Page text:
Opinion editor's note: Star Tribune Opinion publishes letters from readers online and in print each day. To contribute, click here.


In Mark Osler's commentary endorsing Mary Moriarty for Hennepin County attorney ("Moriarty brings hope, not fear, to prosecutor's role," Opinion Exchange, Oct. 19), he cites his work with HEALS 2.0, the task force focused on reducing violent crime convened by Hennepin County Attorney Mike Freeman. We also serve on HEALS 2.0 and, like Mark Osler, we are proud to see our work to reduce violent crime starting to pay off. Homicides and shots fired in Minneapolis are both down slightly from the record-high we saw in 2021, and we are heading in a good direction. That work would be impossible without coordination between justice partners and law enforcement on the city, county, state and federal levels.

Moriarty's positions on policing, prosecution and her inability to work productively with justice partners to improve overall community safety in her previous role as a public defender makes her the less-than-ideal candidate for Hennepin County attorney if we want to continue to reduce violent crime.

Moriarty has said she would not charge gun and drug cases that result from traffic stops. From our conversations with the Hennepin County Sheriff's Office, traffic stops focused on gang hot spots are responsible for the majority of the illegal guns that we are removing from the streets. It is critical that we have a county attorney who will prosecute these cases. Further, Moriarty stated in 2021 reasons that she did not believe the Minneapolis Police Department needed more officers, despite it having one of the lowest per capita staffing levels of any city in the country. Her opponent, Martha Holton Dimick, has a balanced approach that emphasizes reform, adequate police staffing and effective prosecution. For these reasons and others, Dimick has overwhelming support among Hennepin County mayors, law enforcement and the partners involved in HEALS 2.0.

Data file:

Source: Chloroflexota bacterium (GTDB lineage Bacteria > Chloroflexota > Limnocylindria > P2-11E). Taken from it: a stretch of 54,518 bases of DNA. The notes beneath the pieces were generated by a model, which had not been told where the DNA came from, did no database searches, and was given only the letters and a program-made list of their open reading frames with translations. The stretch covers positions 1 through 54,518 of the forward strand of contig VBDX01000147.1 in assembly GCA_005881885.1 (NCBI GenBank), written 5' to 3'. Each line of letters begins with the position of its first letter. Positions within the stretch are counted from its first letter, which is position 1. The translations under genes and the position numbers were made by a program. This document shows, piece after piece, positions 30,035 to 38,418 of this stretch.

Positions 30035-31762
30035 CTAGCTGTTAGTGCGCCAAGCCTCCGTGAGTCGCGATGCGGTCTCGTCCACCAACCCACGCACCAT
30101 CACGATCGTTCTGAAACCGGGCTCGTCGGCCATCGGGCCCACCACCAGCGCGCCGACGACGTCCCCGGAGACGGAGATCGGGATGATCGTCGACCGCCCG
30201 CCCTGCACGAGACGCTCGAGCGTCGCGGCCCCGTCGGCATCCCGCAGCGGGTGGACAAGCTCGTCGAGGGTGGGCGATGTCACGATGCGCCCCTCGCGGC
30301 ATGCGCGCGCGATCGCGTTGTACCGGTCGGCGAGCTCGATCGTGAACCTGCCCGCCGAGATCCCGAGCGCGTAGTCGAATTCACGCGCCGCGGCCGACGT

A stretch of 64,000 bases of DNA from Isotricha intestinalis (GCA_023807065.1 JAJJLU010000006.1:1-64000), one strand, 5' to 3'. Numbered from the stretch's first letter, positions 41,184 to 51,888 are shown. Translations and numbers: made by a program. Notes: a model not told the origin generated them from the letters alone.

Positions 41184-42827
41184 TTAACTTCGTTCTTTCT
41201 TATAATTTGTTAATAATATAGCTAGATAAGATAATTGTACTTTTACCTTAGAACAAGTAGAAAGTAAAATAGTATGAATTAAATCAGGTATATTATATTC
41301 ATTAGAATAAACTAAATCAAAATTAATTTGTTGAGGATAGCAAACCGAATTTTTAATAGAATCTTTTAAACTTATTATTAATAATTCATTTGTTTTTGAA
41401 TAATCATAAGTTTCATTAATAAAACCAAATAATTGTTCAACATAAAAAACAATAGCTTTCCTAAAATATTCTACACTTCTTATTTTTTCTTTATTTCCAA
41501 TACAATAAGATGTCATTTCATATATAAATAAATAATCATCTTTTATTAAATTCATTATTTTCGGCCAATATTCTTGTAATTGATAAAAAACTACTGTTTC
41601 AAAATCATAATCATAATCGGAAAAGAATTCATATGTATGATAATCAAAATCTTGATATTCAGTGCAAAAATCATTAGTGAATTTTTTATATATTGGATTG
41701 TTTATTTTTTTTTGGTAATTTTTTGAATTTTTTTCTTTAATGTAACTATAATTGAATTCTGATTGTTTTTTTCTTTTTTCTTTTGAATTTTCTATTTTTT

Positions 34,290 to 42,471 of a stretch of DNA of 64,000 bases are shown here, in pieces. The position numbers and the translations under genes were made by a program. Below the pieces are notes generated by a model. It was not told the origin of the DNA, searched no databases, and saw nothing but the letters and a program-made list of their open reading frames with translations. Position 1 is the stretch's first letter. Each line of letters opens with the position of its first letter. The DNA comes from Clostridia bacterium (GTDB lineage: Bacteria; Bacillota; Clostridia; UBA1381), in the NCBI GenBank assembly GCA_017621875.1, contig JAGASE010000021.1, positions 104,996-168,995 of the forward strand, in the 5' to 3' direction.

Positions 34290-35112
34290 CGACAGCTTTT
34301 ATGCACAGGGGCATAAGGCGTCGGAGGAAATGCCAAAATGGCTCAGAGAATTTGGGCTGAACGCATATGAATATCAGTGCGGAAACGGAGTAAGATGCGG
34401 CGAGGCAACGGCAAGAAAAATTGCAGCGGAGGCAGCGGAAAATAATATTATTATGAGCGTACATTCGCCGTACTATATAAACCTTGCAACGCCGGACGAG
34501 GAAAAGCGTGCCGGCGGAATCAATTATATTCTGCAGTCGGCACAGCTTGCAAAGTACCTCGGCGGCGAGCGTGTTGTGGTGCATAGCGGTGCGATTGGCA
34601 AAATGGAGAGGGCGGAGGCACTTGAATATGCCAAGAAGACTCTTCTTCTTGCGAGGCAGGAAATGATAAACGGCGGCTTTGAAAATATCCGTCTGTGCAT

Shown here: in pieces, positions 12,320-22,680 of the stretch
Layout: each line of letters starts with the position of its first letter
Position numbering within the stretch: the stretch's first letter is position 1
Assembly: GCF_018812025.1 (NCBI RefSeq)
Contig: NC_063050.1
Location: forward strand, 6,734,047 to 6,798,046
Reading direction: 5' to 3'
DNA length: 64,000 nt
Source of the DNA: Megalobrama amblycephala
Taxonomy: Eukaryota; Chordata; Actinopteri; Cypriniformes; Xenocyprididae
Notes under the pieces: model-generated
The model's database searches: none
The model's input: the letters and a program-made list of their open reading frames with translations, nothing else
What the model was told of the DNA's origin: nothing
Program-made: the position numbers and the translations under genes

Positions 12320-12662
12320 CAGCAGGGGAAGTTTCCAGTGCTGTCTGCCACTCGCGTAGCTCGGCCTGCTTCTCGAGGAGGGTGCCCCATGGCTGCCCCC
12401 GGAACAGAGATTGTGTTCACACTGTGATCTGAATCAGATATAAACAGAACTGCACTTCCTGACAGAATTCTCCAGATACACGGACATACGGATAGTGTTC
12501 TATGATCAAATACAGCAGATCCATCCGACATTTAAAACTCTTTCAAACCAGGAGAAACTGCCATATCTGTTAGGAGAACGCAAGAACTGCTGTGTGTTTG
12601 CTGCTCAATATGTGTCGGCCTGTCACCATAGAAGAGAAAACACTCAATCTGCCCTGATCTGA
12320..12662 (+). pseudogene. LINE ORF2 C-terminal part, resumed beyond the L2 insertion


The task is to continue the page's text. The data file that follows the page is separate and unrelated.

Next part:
This letter was signed by Edina Mayor James Hovland, Minneapolis Downtown Council President and CEO Steve Cramer, Hennepin County Commissioner Jeffrey Lunde, the Rev. Jerry McAfee and Safe Streets NOW for a Better Tomorrow founder Julie Wicklund.


Not convinced by GOP's proposals

Because of inflation, I'm voting for Democrats this November. I made this decision after listening to the Republican proposals for solving the inflation problem. Republicans have talked about three "solutions": First, pass another tax cut bill for millionaires and billionaires, a scheme that has been tried over and over with disastrous results, always spiking the deficit. Second, make cuts to Social Security and Medicare. Some Republicans have advocated eliminating these two programs completely; others say Congress should vote up or down each year, making these programs political footballs. People who depend on Social Security and Medicare and who have paid into these programs all their working lives wouldn't know from year to year whether they had sufficient income or health care. Third, cut wages for workers. Republicans who have proposed this idea claim higher wages are driving inflation, so workers need to be willing to cut their pay.

None of these so-called solutions are defensible. President Joe Biden and the Democrats keep working to eliminate inflation and cushion the pain caused by rising prices. I will vote for politicians who have real solutions.

Ruth Thorstad, Dresser, Wis.


Federal Reserve Chair Jerome Powell seeks to lower inflation by raising interest rates assuming that if borrowing becomes more expensive, then demand for goods and services will drop, which will then allow corporations and businesses to hire fewer workers, essentially creating a buyer's market for labor, which will then allow them to reduce wages, assuming that will drive corporations and businesses to reduce their prices for said goods and services. Very Rube Goldberg.